Yesterday the El Paso Times chimed in on the El Paso exodus report that was released by Bloomberg in an editorial. In its editorial the newspaper clearly laid what is wrong with El Paso’s leadership. As you know, the local newspaper’s editorial voice is an extension of what the city’s leadership believes. The editorial explains it all in excruciating detail.
The unsigned editorial published on July 26, 2015 blames the exodus on low wages and lack of opportunity. Surprisingly, but not so surprisingly, the editorial neglected to blame the other common scapegoat El Paso politicians have used before, low educational levels. I’ll address that in a moment. First, though, is the issue of low wages and opportunities.
In a market-driven economy wages reflect the access to the labor pool. Two dynamics are at play each opposite but complimentary of the other. They are the availability of a labor force and the ability to pay for what they produce. The more individuals willing to work the less the wages are needed to put them to work. When individuals consume less, it results in fewer work slots to fill. In other words, when consumers spend less on services and products it results in less work available.
Thus wages decrease and opportunities vanish in a never-ending vicious cycle to the bottom.
So what is the problem? Simple, it is taxes.
Consumers in El Paso have less disposable income because they are overtaxed in feel good unnecessary taxpayer funded projects that do nothing for the labor market in El Paso. Thus, people leave for better opportunities elsewhere.
The paper’s editorial agrees that the problem is lack of jobs and low wages. Yet, it refuses to acknowledge the problem and instead perpetuates the myth that artificially raising wages will solve the problem. It uses the example of Project Arriba as the model for artificially addressing the problem.
The problem with Project Arriba is that it uses taxpayer funds to solve the problem for a very small subset of the community that needs better wages and access to more jobs. As a matter of fact, the editorial board suggests that adopting “broad living wage strategies” like Project Arriba will help resolve the problem.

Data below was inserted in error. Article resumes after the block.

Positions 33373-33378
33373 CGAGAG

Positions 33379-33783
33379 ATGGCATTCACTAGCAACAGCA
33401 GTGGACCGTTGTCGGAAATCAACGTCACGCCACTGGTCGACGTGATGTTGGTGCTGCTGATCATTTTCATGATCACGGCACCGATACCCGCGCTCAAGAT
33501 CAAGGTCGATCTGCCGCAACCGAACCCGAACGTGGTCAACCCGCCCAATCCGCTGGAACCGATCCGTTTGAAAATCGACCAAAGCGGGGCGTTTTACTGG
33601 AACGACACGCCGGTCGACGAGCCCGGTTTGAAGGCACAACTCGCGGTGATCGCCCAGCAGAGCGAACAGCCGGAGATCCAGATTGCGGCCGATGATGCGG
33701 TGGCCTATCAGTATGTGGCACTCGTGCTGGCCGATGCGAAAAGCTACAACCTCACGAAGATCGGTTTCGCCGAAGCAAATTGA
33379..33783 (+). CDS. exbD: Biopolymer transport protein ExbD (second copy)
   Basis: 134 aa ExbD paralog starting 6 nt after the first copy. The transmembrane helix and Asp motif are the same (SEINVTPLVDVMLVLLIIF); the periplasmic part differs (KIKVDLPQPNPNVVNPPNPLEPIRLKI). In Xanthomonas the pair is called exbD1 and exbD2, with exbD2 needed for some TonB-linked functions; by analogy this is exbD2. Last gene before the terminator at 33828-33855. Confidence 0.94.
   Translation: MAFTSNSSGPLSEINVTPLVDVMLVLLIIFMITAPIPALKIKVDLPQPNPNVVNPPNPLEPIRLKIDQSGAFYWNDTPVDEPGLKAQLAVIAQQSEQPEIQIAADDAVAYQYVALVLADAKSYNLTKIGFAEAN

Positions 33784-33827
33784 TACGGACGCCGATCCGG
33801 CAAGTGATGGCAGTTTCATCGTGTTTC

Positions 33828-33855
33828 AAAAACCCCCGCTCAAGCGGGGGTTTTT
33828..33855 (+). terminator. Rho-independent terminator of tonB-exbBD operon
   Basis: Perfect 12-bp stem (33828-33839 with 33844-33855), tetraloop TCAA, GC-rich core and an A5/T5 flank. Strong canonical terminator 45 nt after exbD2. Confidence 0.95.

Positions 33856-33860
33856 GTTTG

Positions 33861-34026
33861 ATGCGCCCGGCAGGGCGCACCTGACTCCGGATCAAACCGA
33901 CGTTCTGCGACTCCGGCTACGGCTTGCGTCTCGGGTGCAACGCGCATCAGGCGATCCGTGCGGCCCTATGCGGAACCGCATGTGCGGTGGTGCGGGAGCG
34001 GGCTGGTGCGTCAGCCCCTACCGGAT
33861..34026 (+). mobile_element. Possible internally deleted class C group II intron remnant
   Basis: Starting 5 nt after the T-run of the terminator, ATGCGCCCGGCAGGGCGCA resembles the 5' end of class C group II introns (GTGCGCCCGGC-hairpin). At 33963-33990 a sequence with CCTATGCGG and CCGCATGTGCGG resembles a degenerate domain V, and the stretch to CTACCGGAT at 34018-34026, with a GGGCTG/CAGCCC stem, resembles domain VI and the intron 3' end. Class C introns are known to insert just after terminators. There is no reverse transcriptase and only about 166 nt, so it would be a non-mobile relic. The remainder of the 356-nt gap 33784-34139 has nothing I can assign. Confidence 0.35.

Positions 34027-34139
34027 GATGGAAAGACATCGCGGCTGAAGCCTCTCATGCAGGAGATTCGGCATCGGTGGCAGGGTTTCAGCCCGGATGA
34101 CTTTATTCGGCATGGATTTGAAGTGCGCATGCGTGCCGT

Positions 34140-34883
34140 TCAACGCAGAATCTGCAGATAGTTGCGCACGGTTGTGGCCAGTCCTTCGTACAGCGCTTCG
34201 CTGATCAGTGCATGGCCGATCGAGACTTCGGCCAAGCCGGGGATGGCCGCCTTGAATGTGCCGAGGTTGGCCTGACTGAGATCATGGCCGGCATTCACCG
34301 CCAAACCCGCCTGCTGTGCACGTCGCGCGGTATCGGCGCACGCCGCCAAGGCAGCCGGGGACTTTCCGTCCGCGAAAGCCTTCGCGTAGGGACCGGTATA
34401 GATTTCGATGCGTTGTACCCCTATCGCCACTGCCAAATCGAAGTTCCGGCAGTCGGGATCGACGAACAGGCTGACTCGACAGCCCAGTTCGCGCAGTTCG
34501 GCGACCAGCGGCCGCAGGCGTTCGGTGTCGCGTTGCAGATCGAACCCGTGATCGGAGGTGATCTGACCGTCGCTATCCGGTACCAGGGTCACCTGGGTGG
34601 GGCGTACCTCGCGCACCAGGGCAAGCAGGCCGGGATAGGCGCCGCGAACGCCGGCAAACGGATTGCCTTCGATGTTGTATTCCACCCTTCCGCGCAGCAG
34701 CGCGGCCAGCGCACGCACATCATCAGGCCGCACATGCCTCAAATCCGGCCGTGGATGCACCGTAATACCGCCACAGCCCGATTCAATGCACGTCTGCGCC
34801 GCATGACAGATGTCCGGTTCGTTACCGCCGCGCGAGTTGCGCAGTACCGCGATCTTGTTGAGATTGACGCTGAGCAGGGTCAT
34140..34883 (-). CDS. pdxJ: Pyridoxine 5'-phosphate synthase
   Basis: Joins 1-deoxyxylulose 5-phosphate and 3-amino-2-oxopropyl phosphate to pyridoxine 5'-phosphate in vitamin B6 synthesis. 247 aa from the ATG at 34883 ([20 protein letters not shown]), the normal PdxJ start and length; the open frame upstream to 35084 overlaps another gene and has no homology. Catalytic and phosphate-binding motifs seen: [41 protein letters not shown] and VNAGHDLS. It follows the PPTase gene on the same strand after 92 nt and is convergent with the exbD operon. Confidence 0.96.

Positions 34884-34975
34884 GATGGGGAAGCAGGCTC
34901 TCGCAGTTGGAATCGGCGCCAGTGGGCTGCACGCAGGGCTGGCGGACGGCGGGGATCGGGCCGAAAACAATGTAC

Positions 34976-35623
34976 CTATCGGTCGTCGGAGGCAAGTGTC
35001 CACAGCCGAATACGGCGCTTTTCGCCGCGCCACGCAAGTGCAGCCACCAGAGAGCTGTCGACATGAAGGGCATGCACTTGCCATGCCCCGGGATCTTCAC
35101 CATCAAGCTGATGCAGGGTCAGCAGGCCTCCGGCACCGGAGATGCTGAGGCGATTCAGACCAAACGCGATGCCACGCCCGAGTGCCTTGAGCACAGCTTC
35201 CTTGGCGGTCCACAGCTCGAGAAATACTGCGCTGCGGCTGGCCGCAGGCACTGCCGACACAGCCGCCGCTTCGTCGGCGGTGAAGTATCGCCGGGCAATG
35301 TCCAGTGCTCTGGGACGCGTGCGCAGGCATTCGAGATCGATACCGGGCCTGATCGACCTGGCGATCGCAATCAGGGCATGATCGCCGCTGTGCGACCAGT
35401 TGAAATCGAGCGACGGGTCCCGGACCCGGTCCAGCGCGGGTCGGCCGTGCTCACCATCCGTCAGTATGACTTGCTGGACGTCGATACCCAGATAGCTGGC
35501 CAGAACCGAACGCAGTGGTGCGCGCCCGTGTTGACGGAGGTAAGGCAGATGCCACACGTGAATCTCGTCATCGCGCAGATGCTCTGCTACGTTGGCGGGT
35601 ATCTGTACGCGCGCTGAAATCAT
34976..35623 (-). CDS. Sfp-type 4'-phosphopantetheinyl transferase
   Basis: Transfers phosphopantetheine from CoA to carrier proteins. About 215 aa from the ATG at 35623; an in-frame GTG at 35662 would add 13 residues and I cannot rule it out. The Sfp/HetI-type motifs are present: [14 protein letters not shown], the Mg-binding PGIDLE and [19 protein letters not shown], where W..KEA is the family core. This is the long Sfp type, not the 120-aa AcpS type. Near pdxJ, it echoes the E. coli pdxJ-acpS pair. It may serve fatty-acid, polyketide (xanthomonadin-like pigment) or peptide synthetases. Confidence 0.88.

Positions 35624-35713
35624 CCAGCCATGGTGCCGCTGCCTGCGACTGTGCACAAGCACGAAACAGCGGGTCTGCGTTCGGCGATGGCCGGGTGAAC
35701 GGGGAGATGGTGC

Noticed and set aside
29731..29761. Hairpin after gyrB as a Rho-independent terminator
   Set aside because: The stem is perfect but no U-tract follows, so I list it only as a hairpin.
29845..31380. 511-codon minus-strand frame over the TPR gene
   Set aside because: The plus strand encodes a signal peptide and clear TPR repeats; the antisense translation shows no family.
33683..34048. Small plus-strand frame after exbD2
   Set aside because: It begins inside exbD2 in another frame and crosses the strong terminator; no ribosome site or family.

Except, and what is conveniently ignored, is that in order to increase the wages of a few and give them jobs requires having the taxpayers fund other Project Arriba’s. Thus the race to the bottom continues.
What is even worse is that if you look at the model that Project Arriba proposes, jobs in the health industry, it ends up training and placing employees in jobs that are not only dependent on the taxpayers to keep afloat but, as proven by UMC’s and children’s recent financial turmoil, have also proven to be unstable as well. Has anyone bothered to ask how many of the 56 employees Jim Valenti recently laid off from UMC were Project Arriba graduates?
The editorial then jumps unto the issue of building up the “entrepreneurial climate” of the city, again conveniently forgetting that El Paso is notorious for being anti-business. The El Paso business climate is simple; if you can sell to a government entity you will do well. If, on the other hand, you want to sell to a clientele that is not government related, well good luck with that because the reality is that you have to be connected politically in El Paso in order to do any business.
Of course the exception to that are local mom-and-pop operations such as restaurants that are nothing more than jobs for the family members of the owners. Real, money making operations in El Paso are government-connected with very few exceptions.
The editorial then drops the tired old mantra of low educational attainment in the city. The fact is that education in El Paso is low as the vast majority of the labor force does not have a college degree. Those that do have a college degree understand that the degree would be wasted in El Paso, because of high taxes, and thus they seek better opportunities elsewhere.
Without missing a beat, the editorial jumps right in and gets to the crux of what is wrong with El Paso. The editorial glosses over the “quality-of-life investments” and argues that El Paso won’t reverse the exodus until it resolves the problem of “better pay and opportunity.” No shit, Sherlock!
Notice how it argues that the problem can be resolved with “better pay” and greater “opportunity” but doesn’t bother to tell the readers how to get there? Because the solution the paper advocates is that same thing it has been supporting for decades; higher taxes to build monuments to a dying city.